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Texas gardens are often water stressed, plagued by too much or too little rain.

Ironically, the symptoms of too much and not enough water in your garden are often the same sad looking plants with droopy leaves, said Larry Stein, Ph.D., Texas A&M AgriLife Extension Service horticulture specialist at Uvalde and professor in the Texas A&M College of Agriculture and Life Sciences Department of Horticultural Sciences.

Either water extreme can kill your plants. Standing water and saturated soil deprive a plant’s roots of oxygen. If there is not enough water, the plant will stop sending water from the roots up to the leaves.

Reduce water stress for plants

Whether it is supplemental irrigation to key plants or creating critical drainage, Stein said gardeners can help plants survive times of water stress.

When the issue is too much rain, plants in pots can be brought under eaves and placed in sheltered areas or protective domes can be used over flower beds.

But the best way to deal with too much rain is to address the situation before it happens. Make sure your soil is well-draining. When creating raised beds, ensure you are using the right type of soil. Well-drained soil allows water to percolate through it and not pool.

At the other extreme, exceedingly dry conditions can push valued landscape plants including trees to the brink.

“Sad to say, but the places not getting rain are getting desperately dry, and if things don’t change soon, more plants are going to die,” Stein said. “If you are in this dire situation, remember to concentrate water on your most critical plants.”

During droughts and in the hotter regions of the state, supplemental irrigation is essential for all but the hardiest plants. Stein said to water lawns and gardens thoroughly, but not too frequently, and try to soak to a depth of 6-12 inches. Because continual watering is not good for plants, is costly and time-consuming, it pays to conserve the moisture around plants.

Stein said preserving moisture is best done by mulching. A good mulch will retain valuable moisture needed for plant growth and improve overall gardening success. Mulches are usually applied 2-6 inches deep, depending on the material used. In general, the coarser the material, the deeper the mulch should be.

Removing competition for water can also help your plants. Make sure to hand-pull or hoe weeds before they mature and produce seed; if weeds aren’t robbing water and nutrients, more will be available for the plants you want to see grow.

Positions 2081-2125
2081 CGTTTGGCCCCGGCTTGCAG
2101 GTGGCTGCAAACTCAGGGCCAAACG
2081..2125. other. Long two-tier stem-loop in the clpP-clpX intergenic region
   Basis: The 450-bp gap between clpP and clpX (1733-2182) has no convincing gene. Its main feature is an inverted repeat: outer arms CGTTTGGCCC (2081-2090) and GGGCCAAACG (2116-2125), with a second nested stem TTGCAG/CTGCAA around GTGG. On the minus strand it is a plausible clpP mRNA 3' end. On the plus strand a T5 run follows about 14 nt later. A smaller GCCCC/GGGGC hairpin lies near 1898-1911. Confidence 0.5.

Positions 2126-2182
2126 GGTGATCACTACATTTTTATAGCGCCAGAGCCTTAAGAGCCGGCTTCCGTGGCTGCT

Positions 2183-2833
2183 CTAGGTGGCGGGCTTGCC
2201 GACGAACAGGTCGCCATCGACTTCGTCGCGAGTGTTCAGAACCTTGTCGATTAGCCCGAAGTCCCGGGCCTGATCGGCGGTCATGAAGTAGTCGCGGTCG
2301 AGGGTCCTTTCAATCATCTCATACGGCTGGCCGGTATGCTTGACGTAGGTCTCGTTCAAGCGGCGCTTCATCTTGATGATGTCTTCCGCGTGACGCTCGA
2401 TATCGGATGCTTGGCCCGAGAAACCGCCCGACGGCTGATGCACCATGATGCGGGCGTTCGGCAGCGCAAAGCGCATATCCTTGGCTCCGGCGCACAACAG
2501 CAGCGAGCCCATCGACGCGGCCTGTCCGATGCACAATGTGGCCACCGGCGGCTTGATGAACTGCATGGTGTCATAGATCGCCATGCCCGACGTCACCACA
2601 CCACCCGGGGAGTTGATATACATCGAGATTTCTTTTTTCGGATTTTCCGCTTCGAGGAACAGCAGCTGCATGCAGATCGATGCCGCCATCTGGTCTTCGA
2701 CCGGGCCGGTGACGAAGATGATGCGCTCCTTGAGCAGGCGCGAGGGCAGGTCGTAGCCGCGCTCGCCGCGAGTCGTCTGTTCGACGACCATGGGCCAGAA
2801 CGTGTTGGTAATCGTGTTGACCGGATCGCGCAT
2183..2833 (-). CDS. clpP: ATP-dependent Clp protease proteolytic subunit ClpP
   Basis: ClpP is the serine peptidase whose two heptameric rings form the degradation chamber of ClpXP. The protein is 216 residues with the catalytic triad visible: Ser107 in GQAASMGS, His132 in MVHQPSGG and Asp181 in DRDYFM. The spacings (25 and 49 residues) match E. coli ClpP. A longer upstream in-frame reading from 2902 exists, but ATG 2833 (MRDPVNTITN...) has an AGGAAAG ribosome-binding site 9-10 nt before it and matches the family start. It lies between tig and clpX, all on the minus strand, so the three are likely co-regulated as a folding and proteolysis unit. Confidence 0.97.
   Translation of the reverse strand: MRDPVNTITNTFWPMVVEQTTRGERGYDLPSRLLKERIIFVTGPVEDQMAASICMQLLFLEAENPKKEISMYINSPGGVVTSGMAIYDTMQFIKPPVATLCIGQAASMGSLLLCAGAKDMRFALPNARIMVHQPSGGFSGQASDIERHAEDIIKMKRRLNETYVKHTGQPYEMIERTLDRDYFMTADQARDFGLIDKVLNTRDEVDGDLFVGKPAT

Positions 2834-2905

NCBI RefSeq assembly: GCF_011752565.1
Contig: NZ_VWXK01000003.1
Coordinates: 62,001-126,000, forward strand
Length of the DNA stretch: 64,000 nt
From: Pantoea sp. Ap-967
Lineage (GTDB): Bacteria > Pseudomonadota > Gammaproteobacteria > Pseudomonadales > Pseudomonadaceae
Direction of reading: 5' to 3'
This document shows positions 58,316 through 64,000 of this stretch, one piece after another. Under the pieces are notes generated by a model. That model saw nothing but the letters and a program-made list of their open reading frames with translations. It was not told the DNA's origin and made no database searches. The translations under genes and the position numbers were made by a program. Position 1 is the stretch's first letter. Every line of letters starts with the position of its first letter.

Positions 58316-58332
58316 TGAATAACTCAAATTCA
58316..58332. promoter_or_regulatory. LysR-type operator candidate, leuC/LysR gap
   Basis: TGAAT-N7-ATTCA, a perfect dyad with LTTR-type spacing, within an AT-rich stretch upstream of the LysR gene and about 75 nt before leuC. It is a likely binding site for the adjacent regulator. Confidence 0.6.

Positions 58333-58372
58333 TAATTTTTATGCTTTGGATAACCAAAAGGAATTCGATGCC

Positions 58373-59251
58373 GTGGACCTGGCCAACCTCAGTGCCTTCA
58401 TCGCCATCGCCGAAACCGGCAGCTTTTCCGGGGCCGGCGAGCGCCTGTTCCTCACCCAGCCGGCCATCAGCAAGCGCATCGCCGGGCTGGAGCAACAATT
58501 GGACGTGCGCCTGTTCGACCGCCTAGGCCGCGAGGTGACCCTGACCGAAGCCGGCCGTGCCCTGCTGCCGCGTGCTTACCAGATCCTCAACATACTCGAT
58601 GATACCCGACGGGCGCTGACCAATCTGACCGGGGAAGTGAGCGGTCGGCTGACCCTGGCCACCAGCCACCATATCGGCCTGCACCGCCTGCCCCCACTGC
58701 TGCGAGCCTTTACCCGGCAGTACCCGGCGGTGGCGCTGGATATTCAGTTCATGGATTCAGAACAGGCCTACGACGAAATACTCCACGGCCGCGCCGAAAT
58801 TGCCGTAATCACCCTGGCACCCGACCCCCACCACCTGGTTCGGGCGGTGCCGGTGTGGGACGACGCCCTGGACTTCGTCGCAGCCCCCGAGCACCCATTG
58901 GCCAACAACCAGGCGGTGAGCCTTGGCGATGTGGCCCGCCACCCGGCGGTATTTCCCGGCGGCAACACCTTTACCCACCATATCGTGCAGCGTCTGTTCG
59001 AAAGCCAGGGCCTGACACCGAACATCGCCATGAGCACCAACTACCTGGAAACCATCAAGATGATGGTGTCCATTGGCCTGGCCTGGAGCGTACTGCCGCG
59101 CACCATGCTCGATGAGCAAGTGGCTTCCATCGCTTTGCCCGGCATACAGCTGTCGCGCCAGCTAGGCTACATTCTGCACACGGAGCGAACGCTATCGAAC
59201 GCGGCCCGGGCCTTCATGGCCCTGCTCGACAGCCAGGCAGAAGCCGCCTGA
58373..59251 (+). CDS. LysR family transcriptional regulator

Color combinations and inspiration

Stein said gardeners looking to add pops of color to their gardens heading into summer may want to consider Gold Star Esperanza and Pride of Barbados plants.

“The yellow of Gold Star Esperanza, along with the brilliant orange of Pride of Barbados, will assure a dazzling floral display all summer,” Stein said.

Stein said there are many varieties of esperanza on the market, but only one gets a “gold star” in his gardening book. When you purchase Gold Star Esperanza, it should be blooming in the container — even if only in a gallon container.

“Some of the other esperanzas on the market take forever and a day to bloom and grow to be massive plants devoid of blooms for most of the summer,” he said. “Gold Star is a reliable perennial and will come back most years. It tends to make fewer seed heads than others as well, but the simple removal of any seed pods will assure continued blooming all summer.”

Stein said Pride of Barbados thrives in hot weather. It can come back most years but can also be established with seed. He said the removal of the seedpods will ensure blooms all summer.

Both plants are designated Texas Superstar and can be grown throughout Texas. Pride of Barbados is also a favorite of pollinators. By blooming throughout the summer, it can provide a reliable food source for butterflies.

For more pops of color, Stein said there is still time to plant some of the heat-tolerant summer annuals.

“You can direct-seed zinnias and portulaca and purchase periwinkle, salvia, marigold and purslane plants for transplanting,” he said. “But be sure to water transplants adequately until roots become established.”

Laura Muntean is media relations coordinator with Texas A&M AgriLife Extension Service.